In general, an incisional hernia is treated by two types of surgeries which include:
An open hernia repair surgery is the most common surgical technique to treat an incisional hernia and is also known as herniorrhaphy. In this surgical procedure, an incision is made in the abdomen above the hernia to push back any protruding intestine into the abdomen and the opening in the muscle wall is repaired. In some cases, a steel mesh or wire is used to repair and reinforce the weak abdominal area.
It is the less invasive surgical procedure in which several small incisions are made in the lower abdomen and a laparoscope (a tube equipped with a camera) is inserted through one of the incisions. The laparoscope displays the images of internal organs on a large monitor that guides the surgeon to repair the hernia with other small instruments inserted through the other incisions.
An epigastric hernia is a type of hernia in the epigastric region of the abdominal wall. It is just above the belly button and just below the sternum of the rib cage.
An epigastric hernia is common in both adults and children (infants also). About 2 to 3 percent of all the abdominal hernias are epigastric hernias.
Symptoms of Epigastric Hernia:
Generally, a bump is caused in the area below the sternum, or breastbone, and above the umbilicus (belly button). This bump is mainly caused by a mass of fat that has pushed through the epigastric hernia.
The bump will be visible all the time or only when the patient cough, sneeze or laugh. This bump, or mass, can grow and become larger in few cases.
There is a chance of having one or more epigastric hernia at a single point of time.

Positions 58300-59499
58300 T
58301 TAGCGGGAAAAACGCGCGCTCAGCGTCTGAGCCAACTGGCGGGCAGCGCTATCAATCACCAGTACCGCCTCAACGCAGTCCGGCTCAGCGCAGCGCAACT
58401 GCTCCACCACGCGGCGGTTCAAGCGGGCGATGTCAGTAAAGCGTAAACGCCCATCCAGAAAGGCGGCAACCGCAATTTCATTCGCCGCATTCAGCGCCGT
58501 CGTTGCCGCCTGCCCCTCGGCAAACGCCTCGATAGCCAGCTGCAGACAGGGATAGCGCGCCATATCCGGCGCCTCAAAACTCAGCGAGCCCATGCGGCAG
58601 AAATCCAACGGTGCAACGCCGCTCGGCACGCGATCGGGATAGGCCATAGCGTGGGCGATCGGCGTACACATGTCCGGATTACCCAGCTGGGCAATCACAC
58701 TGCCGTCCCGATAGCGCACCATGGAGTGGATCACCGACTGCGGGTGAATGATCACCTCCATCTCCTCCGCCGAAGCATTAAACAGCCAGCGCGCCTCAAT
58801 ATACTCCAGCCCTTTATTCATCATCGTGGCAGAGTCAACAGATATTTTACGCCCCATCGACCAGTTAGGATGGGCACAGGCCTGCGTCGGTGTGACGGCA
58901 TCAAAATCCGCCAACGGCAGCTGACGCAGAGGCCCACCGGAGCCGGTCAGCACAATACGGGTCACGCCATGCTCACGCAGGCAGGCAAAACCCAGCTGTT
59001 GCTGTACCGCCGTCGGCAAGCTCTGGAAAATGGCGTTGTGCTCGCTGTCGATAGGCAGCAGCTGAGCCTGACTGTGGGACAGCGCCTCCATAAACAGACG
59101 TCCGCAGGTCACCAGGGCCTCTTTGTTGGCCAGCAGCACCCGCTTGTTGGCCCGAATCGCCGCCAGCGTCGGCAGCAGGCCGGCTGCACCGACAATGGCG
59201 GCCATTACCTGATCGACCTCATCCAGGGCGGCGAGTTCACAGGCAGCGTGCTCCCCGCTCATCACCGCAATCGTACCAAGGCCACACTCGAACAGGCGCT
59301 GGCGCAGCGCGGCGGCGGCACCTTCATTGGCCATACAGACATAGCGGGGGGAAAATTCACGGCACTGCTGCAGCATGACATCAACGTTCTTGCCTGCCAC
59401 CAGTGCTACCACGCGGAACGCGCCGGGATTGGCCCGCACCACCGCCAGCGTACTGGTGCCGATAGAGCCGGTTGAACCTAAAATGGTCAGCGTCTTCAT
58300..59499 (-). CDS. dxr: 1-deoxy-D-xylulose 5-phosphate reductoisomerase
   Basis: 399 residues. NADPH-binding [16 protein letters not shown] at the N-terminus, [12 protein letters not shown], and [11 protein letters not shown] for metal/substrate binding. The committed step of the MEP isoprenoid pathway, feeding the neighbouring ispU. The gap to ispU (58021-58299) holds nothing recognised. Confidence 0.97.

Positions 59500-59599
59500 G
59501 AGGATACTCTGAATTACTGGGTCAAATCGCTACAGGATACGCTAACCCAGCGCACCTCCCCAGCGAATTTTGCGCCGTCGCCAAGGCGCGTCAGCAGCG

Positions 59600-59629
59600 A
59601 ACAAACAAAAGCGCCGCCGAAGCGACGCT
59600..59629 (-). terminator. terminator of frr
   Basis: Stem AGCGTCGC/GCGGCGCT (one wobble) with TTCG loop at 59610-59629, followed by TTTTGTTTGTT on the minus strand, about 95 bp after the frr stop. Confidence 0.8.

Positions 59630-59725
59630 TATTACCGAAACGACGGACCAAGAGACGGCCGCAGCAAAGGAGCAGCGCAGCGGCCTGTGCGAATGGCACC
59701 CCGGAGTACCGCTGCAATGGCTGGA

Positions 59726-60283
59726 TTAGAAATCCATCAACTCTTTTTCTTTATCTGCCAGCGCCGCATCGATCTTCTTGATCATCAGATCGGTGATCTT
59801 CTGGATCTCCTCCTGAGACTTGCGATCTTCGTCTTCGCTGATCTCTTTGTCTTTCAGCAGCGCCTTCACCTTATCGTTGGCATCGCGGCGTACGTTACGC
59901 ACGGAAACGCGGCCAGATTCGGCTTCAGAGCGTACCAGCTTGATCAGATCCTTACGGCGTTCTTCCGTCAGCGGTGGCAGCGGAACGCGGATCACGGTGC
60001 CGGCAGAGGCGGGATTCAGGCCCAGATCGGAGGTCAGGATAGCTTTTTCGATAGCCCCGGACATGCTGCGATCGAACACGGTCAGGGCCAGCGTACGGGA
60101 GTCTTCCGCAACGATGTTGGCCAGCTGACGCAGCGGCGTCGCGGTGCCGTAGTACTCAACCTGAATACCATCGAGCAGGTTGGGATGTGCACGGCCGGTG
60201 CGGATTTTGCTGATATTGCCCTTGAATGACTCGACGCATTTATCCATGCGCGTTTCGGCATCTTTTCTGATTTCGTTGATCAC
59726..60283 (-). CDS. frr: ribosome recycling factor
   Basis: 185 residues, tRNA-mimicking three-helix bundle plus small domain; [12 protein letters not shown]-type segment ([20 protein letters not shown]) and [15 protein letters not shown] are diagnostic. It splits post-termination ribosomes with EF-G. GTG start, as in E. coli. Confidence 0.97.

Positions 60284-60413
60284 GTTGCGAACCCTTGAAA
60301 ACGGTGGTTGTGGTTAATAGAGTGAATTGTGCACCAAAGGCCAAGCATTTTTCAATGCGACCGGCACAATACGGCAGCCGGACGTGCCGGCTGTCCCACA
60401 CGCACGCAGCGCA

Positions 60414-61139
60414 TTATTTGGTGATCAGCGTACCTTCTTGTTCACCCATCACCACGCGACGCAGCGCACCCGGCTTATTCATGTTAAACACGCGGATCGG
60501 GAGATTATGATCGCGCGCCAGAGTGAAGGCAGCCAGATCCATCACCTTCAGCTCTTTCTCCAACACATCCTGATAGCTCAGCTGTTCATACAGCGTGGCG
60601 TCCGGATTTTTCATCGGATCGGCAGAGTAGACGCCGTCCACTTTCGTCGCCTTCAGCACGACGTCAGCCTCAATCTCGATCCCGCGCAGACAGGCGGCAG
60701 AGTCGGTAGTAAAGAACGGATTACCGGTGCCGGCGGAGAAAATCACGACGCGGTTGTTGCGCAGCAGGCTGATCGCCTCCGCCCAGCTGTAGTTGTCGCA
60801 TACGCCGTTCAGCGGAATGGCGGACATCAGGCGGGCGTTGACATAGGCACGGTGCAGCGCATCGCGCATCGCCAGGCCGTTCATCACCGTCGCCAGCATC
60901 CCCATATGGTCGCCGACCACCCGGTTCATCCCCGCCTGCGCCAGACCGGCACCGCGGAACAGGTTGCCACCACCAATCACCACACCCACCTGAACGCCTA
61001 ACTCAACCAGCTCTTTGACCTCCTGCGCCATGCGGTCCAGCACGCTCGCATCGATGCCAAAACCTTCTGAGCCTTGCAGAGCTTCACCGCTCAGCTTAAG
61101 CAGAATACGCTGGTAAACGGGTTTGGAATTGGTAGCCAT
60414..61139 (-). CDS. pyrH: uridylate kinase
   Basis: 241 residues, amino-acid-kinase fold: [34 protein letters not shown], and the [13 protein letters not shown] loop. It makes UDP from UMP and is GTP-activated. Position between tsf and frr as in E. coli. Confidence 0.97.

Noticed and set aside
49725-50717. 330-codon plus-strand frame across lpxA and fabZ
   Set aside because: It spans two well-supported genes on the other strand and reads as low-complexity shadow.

An epigastric hernia can also cause tenderness and pain in the epigastric region.
Here is a list of emergency symptoms of Epigastric Hernia:
- High fever
- Difficulty urinating
- Discharge from the surgical site
- An increase in pain or swelling at the surgical site
Causes of Epigastric Hernia:
This mainly occurs when the tissues in the abdominal wall don’t close completely during development.
Complications of Epigastric Hernia:
The complications for an untreated epigastric hernia include the following:
- enlarged hernia, it allows parts of the bowel to push through
- increase of pain and tenderness
- bowel blockage
- Hernia becomes so large that’s nearly impossible to repair even with a mesh
A hiatal hernia is a condition that occurs when the upper part of the stomach protrudes into the chest cavity through a small opening in the diaphragm known as esophageal hiatus. This type of hernia occurs among people who are over 50 years old.
Though Hiatal hernias are common, they do not usually cause any major problems.
Types of Hiatal Hernia
Sliding Hernia: As the name implies, a sliding hernia occurs when the junction between the stomach and esophagus slides up through the esophageal hiatus. This happens during the moments of increased pressure in the abdominal cavity. The stomach falls back down to its normal position with the gravity when the pressure is relieved.
Paraesophageal Hernia: In this type of hernia, there is no sliding up and down, but a portion of the stomach remains to get stuck in the chest cavity.
Causes of Hiatal Hernia: